McAdam: Unhappy return coming for Wakefield


McAdam: Unhappy return coming for Wakefield

By Sean McAdam Red Sox Insider Follow @sean_mcadam
ST. PETERSBURG, Fla. - Two morning-after musings:

If, as it certainly seems, Andrew Miller is about to soon join the Red Sox starting rotation, Tim Wakefield is going to be displaced, one way or another.

While one report had the Red Sox planning to slot Miller into the current mix, and, at least for a while, go with six starters, Wakefield will eventually be the odd man out.

There's no rationale for removing Josh Beckett, who sports the lowest ERA of any American League starter, or Jon Lester, who leads in A.L. in wins.

Clay Buchholz (3.59 ERA) has earned a permanent spot in the rotation, and John Lackey gets to stay based on his paycheck. The Sox aren't about to have a long man making almost 17 million per season -- there's too much invested.

That leaves Wakefield, who has a habit of finding himself squeezed out of the picture.

Wakefield pitched brilliantly Tuesday night in defeat, allowing just one earned run over seven innings. He's sure to be unhappy with the idea of being passed over, or, at the very least, moved around.

Though he's not primarily motivated by personal gain, each start Wakefield doesn't get makes his twin goals of 200 career wins (he sits at 196) and becoming the all-time winningest Red Sox pitcher (he's currently 11 away from topping Cy Young and Roger Clemens) become more remote.

Wakefield's current deal expires at the end of the season and while he's been a valuable depth piece on the Red Sox' staff for the last few years, there's no guarantee of his return for 2012 and beyond.

It will take a strong sell job by Terry Francona to have Wakefield remain invested in the team should he again be shifted to the role of bullpen long man.

Tuesday night was one more example of how difficult an opponent the Rays are for the Red Sox.

Boston's run of mighty offensive outbursts was shut down by the Rays and James Shields, and, with it, the team's nine-game winning streak was snapped.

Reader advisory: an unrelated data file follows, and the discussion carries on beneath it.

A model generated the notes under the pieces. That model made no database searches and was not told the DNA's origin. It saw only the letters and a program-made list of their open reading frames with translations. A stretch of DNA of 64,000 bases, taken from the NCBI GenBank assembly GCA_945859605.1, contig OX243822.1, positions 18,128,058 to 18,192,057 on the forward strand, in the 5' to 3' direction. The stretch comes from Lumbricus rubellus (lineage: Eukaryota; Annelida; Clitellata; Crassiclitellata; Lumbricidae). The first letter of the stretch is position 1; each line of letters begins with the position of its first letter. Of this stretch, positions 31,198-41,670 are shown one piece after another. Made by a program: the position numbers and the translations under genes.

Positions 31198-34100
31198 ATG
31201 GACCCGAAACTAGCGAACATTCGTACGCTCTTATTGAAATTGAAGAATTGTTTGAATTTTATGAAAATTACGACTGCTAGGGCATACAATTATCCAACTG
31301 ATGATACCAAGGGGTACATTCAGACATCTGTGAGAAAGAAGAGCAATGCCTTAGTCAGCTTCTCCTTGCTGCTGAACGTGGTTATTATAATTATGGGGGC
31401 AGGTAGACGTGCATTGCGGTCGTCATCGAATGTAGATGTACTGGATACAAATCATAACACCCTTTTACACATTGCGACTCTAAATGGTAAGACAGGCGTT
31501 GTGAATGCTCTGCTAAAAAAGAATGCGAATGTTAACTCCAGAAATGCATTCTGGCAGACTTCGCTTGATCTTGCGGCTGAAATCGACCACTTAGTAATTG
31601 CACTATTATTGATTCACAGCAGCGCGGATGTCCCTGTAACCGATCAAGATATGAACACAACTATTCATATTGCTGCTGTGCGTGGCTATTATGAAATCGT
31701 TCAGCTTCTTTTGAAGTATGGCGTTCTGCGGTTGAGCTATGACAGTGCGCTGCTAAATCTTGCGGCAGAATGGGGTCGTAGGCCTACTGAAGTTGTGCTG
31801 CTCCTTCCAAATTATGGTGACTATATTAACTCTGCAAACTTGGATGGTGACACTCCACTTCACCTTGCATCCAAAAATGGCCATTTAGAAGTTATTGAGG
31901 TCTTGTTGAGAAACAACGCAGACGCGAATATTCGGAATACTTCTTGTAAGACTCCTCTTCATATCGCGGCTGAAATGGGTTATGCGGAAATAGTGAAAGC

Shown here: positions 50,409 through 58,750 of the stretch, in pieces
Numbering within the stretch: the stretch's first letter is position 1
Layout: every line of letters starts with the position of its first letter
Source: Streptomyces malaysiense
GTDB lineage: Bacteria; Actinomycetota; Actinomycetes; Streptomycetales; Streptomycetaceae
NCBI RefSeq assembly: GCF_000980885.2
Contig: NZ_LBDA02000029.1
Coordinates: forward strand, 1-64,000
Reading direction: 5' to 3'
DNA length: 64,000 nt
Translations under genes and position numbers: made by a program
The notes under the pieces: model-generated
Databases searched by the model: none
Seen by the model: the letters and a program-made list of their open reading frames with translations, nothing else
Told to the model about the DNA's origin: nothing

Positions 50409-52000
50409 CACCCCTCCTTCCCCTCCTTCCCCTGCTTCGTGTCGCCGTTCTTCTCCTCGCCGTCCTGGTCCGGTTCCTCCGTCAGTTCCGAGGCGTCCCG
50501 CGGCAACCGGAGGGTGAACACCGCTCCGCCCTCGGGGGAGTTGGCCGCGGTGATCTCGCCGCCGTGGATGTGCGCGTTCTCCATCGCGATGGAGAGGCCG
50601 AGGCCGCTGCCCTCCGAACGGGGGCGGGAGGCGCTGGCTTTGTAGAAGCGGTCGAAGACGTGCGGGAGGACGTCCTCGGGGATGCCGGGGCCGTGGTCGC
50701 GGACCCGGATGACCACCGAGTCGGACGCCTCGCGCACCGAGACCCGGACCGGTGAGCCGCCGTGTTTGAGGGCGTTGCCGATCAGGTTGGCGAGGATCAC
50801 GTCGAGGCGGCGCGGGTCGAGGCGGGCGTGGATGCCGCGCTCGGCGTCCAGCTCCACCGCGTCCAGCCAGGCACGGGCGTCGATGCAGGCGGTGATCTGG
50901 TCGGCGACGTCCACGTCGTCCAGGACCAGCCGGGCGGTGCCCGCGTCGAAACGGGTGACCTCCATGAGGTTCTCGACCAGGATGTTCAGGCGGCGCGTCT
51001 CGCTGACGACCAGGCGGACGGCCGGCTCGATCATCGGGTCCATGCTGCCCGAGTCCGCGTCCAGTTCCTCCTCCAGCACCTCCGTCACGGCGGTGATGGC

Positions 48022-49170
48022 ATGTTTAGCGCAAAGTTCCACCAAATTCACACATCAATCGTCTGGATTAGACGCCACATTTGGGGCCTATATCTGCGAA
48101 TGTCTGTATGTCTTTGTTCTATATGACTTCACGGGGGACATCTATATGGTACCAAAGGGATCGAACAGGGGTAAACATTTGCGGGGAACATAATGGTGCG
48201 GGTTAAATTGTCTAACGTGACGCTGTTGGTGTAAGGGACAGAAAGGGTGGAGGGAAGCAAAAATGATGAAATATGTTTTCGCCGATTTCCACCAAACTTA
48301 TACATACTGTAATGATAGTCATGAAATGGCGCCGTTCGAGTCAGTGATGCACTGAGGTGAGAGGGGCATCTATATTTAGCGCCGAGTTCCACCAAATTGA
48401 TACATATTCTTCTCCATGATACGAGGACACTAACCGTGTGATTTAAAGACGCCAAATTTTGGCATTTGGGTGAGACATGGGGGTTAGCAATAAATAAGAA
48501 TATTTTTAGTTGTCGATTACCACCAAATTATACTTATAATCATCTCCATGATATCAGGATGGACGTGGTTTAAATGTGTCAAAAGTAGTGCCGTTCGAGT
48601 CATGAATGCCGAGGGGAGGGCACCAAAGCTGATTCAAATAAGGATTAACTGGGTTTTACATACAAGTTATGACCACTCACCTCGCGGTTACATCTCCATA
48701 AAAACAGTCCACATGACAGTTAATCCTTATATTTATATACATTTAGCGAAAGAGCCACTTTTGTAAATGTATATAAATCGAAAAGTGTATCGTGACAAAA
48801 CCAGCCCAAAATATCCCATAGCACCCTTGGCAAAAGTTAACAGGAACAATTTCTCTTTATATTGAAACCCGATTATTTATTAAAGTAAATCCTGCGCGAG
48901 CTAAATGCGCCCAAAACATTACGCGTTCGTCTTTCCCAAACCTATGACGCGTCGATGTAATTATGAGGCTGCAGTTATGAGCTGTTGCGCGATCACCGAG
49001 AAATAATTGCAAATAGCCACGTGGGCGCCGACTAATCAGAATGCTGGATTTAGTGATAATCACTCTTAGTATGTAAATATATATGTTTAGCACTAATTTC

Perhaps that shouldn't be terribly surprising, given the recent history between the two clubs, especially here.

Overall, the Rays have won 10 of their last 13 since June 30 of last season. And since the beginning of 2008, the Rays are a torrid 20-8 -- which translates into a winning percentage of .714 -- against the Sox at Tropicana Field.

It's tough to put a finger on Tampa Bay's dominance. In the past, it could be argued that the Rays' athleticism was a bad matchup for the Red Sox, who couldn't slow the Rays' running game.

Except this: Carl Crawford, once their foremost athletic player and all-around catalyst, now plays for the Red Sox.

And the Rays are no longer nearly as athletic as they were with Crawford, but are still, somehow, 3-0 against the Sox this year.

It can't be Tampa Bay's home-field advantage, either, since the crowds at the Trop are modest, and often, about 30-40 percent full of Red Sox boosters.

Crawford himself provided an interesting tidbit following Tuesday's 4-0 loss to his former team.

"I know those guys over there,'' said Crawford. "Whenever it's the Red Sox in town, they take it up a notch.''

Perhaps the Rays are particularly motivated by the turnout of Red Sox fans in their home ballpark, making them all the more determined to beat their guests. And it's a fair bet to believe that Joe Maddon reminds his team of the huge payroll advantages both the Red Sox and Yankees hold.

Whatever is being said, it's working. And it's going to make it very difficult for the Red Sox to run away with the division if they can't beat the Rays head-to-head.

Sean McAdam can be reached at Follow Sean on Twitter at http:twitter.comsean_mcadam

Drellich: Hanley Ramirez has to improve or Red Sox need to try others

Drellich: Hanley Ramirez has to improve or Red Sox need to try others

BOSTON — It doesn’t really matter what’s holding Hanley Ramirez back: his health, his desire to play through injuries, neither, both. The Red Sox need him to hit better as the designated hitter, or give someone else a chance in his place.

Tuesday is June 27. From May 27 on, Ramirez is hitting .202 with a .216 on-base percentage and .369 slugging percentage.

Putting Ramirez on the disabled list so that he can heal up, or at least attempt to, would be reasonable. If you can’t hit well — if you can’t even be in the lineup, as has been the case the last two days — you're hampering the roster.